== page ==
Floods return to plague West Berbice villages

By Daniel DaCosta
Stabroek News
December 21, 1999

Thousands of West Berbicians are likely to spend yet another festive season counting losses and fearful of an outbreak of water-borne diseases as flood waters this past week covered several villages within the Naarstigheid/Union neighbourhood democratic council (NDC) area.

In a repeat of last December's floods, this perennial watery nightmare has again left hundreds of poor farmers devastated, angry and in a state of hopelessness. Losses are estimated at hundreds of thousands of dollars.

The cause then and now is the same - the release of irrigation water by the Mahaica/Mahaicony/Abary-Agricultural Development Authority (MMA/ADA) accompanied by seasonal rainfall early last week. The areas affected are: Hopetown, Bel Air, Bush Lot, Golden Grove, Lovely Lass, Number 30, Union and Trafalgar. Naarstigheid/Union NDC's chairman Edwin Joseph told Stabroek News on Sunday "there is nothing we can do. It is the MMA/ADA which must activate its drainage pumps at No. 29 to facilitate the draining of these villages." According to villagers the affected areas have been under water for the past nine days.

When Stabroek News visited the area on Sunday, bottom houses, access streets and dams, bridges, latrines, kitchen gardens, school buildings, churches and playfields were under water.

On Friday last the authority moved two portable pumps to the No. 29 two-door sluice to assist in draining the villages. However, residents pointed to the fact that while the pumps had been mobilised the level of the water had not dropped up to Sunday even though there was a lull in rainfall over the week-end. Some pointed to the four inoperable electrical pumps at the main No. 29 sluice which have been idle for several years. Others referred to the silted-up outfall channel which has contributed to the difficulties encountered in effectively draining the area. "The two mobile pumps are incapable of solving the problem faced by residents," said one farmer.

According to Norman Grant, a councillor, the authority closed the sluices on Thursday after releasing the water from the conservancy for the rice farmers. "After the water is released, there is no way the authority could control the volume of water or ensure it is efficiency drained through the existing network and therefore every year these villages will flood," he said. Several residents complained, like last December of losing sheep, goats, poultry and cash crops. Alexander James of Number 30 village said "I have lost 15 chickens, six ducks and eight fowls. The pens are under water, my latrine is under water, the plants in my garden have all withered and died including several coconut plants. If you check every home in this village you will hear the same story," he told this newspaper.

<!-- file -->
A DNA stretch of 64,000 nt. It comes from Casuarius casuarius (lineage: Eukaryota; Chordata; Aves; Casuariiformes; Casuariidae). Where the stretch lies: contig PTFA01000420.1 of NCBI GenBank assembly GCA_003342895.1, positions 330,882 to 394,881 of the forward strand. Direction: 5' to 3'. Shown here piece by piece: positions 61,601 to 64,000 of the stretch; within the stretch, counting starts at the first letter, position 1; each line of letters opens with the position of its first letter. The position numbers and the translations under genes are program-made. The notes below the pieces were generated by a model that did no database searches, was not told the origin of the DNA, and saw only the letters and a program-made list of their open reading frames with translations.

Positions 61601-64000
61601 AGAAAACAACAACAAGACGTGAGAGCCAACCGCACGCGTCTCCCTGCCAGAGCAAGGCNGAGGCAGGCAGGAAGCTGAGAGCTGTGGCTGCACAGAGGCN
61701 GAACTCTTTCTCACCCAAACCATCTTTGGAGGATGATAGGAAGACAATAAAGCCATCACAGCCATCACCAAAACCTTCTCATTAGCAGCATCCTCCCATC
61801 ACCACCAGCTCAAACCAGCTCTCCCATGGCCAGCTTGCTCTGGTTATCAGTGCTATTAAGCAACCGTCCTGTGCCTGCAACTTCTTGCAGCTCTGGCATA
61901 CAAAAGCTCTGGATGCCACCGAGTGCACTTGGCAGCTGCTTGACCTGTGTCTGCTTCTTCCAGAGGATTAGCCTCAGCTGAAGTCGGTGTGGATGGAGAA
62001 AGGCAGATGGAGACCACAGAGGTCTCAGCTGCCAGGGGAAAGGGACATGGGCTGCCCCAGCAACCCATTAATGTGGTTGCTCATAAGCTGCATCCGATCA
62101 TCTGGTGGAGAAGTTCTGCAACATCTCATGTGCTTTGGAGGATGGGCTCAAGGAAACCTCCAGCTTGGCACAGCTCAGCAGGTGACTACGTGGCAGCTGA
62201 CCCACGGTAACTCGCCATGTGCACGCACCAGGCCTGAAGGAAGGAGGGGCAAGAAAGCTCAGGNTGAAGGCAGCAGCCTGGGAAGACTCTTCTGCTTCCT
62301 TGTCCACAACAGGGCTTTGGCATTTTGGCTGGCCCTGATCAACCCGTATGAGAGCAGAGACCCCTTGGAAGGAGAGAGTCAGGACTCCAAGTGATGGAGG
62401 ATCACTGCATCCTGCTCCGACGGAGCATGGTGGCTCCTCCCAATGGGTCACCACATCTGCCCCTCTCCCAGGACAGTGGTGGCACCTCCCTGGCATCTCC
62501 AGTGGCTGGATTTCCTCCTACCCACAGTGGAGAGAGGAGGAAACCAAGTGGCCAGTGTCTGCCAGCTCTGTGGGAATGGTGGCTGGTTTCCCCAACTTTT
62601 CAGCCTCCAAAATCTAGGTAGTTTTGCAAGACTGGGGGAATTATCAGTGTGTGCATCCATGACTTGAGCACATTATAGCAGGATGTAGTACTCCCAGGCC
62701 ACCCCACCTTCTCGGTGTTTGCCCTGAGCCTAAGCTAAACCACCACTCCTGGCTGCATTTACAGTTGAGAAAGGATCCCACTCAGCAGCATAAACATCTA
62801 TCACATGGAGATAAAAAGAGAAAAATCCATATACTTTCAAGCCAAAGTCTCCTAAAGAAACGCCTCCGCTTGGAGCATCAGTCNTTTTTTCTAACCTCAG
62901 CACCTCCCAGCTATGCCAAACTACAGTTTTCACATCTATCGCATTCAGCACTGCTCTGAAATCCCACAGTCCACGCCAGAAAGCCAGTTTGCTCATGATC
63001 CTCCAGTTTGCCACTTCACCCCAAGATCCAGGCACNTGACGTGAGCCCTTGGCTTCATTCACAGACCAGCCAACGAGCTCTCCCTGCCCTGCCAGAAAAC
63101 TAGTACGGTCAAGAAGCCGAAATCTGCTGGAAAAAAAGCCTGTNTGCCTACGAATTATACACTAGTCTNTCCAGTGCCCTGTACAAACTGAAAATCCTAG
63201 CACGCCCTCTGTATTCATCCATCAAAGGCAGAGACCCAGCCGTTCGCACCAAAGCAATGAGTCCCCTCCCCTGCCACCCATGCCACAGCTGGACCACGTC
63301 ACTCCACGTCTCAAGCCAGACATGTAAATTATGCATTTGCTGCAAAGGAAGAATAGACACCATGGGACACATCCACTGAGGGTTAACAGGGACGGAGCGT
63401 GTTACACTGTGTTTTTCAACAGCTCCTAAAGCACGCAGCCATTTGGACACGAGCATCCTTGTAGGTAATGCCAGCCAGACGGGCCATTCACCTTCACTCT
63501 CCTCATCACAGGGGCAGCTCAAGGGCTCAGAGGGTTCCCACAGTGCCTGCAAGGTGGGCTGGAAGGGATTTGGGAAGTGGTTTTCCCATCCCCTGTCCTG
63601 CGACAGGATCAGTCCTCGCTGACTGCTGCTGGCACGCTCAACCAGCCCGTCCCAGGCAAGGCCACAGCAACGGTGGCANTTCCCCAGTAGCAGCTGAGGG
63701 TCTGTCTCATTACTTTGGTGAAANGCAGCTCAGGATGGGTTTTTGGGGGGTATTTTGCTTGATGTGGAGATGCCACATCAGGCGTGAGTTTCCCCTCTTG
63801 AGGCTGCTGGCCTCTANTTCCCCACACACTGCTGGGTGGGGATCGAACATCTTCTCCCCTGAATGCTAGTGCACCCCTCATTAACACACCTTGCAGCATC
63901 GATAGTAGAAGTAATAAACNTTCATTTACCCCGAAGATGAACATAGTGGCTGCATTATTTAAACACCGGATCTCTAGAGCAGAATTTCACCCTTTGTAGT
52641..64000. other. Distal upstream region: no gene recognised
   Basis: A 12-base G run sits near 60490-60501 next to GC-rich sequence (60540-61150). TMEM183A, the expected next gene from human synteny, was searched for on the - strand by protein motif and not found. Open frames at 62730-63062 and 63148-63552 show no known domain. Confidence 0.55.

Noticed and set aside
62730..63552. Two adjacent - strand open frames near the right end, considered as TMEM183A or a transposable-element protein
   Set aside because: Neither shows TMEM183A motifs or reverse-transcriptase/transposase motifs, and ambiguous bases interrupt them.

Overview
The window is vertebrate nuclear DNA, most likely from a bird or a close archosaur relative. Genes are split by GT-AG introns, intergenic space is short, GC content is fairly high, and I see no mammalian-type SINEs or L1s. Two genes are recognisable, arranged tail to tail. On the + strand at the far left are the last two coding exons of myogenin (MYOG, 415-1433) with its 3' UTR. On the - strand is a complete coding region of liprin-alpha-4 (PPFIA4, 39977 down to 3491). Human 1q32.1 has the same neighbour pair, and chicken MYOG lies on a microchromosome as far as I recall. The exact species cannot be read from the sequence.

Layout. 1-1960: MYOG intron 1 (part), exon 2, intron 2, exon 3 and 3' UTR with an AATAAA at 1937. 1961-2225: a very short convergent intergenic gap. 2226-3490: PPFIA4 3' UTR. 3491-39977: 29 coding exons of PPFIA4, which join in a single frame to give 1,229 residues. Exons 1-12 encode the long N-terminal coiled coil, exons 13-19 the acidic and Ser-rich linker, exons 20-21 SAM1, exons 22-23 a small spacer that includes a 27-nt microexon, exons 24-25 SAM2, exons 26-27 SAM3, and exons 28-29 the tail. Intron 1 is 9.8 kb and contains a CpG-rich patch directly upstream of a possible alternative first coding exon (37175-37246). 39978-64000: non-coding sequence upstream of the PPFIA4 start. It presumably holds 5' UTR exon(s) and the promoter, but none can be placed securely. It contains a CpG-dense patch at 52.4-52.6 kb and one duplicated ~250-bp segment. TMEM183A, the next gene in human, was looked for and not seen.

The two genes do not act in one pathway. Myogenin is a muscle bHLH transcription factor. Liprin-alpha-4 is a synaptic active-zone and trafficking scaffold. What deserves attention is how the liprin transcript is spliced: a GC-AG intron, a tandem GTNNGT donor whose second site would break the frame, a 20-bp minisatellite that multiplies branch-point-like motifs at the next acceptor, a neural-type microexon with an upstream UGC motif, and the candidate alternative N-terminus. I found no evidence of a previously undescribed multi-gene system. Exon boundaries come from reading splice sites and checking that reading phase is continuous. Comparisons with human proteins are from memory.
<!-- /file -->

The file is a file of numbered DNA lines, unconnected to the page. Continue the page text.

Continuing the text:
According to James, several guests to a wedding who travelled from Suriname returned home yesterday because of the conditions and their inability to access the latrines which were under water. Everywhere faeces from latrines and pens could be seen floating as innocent children played gleefully in the smelly conditions oblivious to the health hazards at stake.

NDC chairman Edwin Joseph disclosed that his council had spent some $2.3 million this year on drainage works and intends to expend another $1.7 million before year-end on additional drainage works. He was however quick to point out that "the money available to the NDC is insufficient to execute the magnitude of work required." Seventy-one-year-old Randolph Archibald, a subsistence farmer of Golden Grove was almost moved to tears as he related how his entire garden which was his livelihood had been destroyed by the flood waters. "I have no money to buy any food, the garden took care of me, my wife and grandchildren, now we have nothing" he lamented.

Last December a similar disaster devastated the West Berbice village resulting in damages totalling millions of dollars. Then the NDC and those affected had sought compensation from the MMA/ADA and the government, but to no avail. Now twelve months later the disaster has again caused similar suffering even as villagers were beginning to rebuild. Whether any assistance would be granted this time around is anybody's guess but President Bharrat Jagdeo is being called upon to visit the area and to determine what assistance government can provide to these disaster areas.

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Guyana: Land of Six Peoples